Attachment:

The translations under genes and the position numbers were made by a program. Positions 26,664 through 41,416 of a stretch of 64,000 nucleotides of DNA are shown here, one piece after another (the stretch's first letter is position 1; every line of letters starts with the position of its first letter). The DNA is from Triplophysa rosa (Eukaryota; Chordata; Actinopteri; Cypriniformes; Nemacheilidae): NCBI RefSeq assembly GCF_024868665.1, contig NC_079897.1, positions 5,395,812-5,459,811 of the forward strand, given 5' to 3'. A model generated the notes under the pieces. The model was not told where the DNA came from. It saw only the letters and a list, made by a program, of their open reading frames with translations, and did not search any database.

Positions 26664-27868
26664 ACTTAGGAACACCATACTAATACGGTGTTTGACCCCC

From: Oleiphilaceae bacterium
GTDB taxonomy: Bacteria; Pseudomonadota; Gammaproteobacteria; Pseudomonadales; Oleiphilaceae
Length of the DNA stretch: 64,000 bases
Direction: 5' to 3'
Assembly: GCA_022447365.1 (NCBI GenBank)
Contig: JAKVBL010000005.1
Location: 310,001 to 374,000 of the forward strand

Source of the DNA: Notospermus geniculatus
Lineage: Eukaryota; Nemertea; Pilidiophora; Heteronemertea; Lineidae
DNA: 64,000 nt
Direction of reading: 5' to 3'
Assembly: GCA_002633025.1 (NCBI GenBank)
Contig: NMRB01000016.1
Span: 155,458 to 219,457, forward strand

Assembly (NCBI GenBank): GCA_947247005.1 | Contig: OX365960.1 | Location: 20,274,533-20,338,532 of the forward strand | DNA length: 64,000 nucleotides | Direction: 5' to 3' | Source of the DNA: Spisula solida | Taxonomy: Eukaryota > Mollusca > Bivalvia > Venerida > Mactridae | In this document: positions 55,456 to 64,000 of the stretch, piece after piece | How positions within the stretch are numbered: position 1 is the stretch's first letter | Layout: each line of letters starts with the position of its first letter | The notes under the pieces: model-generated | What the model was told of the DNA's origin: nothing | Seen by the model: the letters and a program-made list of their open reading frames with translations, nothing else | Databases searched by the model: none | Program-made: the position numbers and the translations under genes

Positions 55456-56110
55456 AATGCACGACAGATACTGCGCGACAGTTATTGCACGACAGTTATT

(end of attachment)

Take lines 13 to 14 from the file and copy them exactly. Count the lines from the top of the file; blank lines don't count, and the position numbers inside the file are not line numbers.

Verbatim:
DNA: 64,000 nt
Direction of reading: 5' to 3'